A coronavirus variant known as Lambda, which has largely slid under the radar for the past nine months, is now causing almost all new infections in Peru.
Lambda (also known as C.37) was first detected in Peru in August 2020 and has spread to 29 countries, many in Latin America. And, since January 20, 2021, 668 Lambda infections have been reported in the United States. In Peru, Lambda is now responsible for more than 90 percent of new COVID-19 cases, a steep rise from less than 0.5 percent in December. The country has already suffered the world’s worst mortality due to COVID-19; the disease has killed about 0.54 percent of the population.
The Lambda variant likely caused the high number of infections during the second wave between the end of March and April, Peruvian Minister of Health Óscar Ugarte said in a news conference. In neighboring Chile, where the primary vaccine is China’s CoronaVac, Lambda accounts for 31 percent of sequenced cases in the last 60 days. The high case numbers are occurring even though 58.6 percent of Chile’s population is fully vaccinated and another 10 percent has received a single dose. The poor efficacy of the vaccine maybe partly to blame. A study by the University of Chile found that a single dose of the CoronaVac vaccine was only 3 percent effective, but that rose to 56.5 percent after both doses.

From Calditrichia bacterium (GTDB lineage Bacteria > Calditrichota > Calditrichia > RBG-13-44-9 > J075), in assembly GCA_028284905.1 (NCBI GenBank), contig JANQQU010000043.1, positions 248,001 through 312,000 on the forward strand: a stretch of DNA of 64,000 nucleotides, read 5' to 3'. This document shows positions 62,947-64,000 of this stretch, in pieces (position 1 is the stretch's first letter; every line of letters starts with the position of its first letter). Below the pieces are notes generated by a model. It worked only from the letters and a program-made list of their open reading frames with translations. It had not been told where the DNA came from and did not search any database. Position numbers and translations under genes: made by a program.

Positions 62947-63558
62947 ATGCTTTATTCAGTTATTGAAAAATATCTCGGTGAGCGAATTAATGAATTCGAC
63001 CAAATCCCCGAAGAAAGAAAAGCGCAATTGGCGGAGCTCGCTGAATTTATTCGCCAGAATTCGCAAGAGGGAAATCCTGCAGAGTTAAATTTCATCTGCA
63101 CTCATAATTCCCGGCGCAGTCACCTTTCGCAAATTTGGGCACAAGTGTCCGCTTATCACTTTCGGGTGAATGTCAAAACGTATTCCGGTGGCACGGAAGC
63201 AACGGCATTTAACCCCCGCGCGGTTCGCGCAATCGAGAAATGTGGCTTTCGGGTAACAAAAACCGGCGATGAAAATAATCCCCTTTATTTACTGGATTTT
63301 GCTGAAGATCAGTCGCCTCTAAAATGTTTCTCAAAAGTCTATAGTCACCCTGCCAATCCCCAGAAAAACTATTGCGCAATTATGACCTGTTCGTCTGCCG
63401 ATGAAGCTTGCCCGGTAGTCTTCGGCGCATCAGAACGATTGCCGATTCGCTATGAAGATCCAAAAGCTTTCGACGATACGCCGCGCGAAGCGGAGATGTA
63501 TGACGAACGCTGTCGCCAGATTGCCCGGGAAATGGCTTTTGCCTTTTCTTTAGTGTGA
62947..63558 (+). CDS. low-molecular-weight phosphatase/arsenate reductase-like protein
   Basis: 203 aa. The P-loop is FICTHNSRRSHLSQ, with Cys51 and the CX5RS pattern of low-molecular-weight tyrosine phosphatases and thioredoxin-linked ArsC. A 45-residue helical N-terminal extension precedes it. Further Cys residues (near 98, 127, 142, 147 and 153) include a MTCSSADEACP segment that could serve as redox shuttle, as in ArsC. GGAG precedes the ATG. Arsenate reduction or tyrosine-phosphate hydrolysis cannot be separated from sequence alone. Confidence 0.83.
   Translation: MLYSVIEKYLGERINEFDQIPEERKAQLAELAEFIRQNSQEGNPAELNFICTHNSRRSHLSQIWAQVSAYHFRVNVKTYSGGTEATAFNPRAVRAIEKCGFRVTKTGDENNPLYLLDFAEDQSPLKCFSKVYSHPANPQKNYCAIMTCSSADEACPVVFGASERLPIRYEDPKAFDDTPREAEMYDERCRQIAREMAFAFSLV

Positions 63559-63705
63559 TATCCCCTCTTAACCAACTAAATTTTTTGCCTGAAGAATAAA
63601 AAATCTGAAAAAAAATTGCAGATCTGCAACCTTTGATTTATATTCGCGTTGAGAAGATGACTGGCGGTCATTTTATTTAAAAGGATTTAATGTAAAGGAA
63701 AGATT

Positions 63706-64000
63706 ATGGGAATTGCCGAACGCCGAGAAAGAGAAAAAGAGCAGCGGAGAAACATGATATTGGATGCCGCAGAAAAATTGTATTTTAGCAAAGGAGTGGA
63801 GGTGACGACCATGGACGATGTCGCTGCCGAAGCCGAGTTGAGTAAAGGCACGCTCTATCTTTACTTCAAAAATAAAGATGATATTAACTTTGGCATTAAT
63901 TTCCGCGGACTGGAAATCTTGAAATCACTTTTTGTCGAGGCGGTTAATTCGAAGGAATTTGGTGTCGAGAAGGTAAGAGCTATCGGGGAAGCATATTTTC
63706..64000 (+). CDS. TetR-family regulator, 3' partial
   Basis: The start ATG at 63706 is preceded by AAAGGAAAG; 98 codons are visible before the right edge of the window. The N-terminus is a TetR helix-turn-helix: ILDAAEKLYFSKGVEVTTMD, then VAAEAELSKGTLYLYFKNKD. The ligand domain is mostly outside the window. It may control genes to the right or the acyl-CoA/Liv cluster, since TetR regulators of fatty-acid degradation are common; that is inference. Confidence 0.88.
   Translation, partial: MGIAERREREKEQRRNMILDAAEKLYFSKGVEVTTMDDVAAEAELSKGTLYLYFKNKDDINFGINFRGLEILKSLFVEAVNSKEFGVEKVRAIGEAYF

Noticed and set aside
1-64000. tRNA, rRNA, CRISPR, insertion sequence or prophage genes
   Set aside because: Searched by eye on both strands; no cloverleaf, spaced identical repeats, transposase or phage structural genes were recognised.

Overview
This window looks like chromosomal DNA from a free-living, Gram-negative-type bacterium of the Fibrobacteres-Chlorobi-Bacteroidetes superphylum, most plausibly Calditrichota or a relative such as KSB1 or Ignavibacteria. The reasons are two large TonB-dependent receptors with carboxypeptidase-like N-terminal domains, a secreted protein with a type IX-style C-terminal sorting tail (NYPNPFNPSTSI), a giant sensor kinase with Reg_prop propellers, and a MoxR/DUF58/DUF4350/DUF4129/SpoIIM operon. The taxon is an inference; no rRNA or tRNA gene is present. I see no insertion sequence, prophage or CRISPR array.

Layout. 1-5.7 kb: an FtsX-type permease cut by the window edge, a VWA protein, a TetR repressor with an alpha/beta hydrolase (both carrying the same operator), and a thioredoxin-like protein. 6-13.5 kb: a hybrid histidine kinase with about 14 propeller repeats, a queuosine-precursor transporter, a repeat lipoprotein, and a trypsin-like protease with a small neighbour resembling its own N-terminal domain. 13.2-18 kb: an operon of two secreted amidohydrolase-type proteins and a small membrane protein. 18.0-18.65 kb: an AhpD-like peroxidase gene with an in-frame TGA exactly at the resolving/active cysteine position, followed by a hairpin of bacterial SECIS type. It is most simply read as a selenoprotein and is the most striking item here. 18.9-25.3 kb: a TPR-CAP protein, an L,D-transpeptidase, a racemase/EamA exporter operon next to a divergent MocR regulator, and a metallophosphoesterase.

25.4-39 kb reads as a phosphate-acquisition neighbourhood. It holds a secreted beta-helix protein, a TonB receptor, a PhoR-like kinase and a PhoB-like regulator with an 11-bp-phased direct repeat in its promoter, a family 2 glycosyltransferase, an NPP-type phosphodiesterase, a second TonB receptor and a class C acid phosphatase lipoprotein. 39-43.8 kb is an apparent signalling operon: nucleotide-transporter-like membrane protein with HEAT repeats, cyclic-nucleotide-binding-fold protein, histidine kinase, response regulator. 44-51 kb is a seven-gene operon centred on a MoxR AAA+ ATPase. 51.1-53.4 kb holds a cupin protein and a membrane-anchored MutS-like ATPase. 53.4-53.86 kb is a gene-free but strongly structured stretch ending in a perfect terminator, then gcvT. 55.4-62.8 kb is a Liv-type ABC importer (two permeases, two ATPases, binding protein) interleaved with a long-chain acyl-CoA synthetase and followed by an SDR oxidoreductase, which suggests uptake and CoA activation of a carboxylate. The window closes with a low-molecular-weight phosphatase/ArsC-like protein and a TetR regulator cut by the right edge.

“Why Chile is getting such high infection rates is perplexing, and it’s likely due to several factors. Because of their high vaccination coverage, the restrictions were relaxed a little too soon, and that could have led to [a] rise in cases,” says Pablo Tsukayama, a microbiologist at Universidad Peruana Cayetano Heredia in Lima, Peru. It was Tsukayama who first spotted the Lambda variant after routinely sequencing the samples deposited between January and March 2021. “But it is also possible that the main variants in circulation, Gamma and Lambda, have some immune escape properties that lead to reduced protection from vaccines.”
The possibility that Lambda might be able to dodge the immune system led the World Health Organization to designate it as a Variant of Interest (VOI) on June 14. WHO categorizes a virus as a VOI when genetic changes in the virus are so significant that they may affect its transmissibility, disease severity, immune escape, diagnosis or therapy; and it spreads rapidly through a community.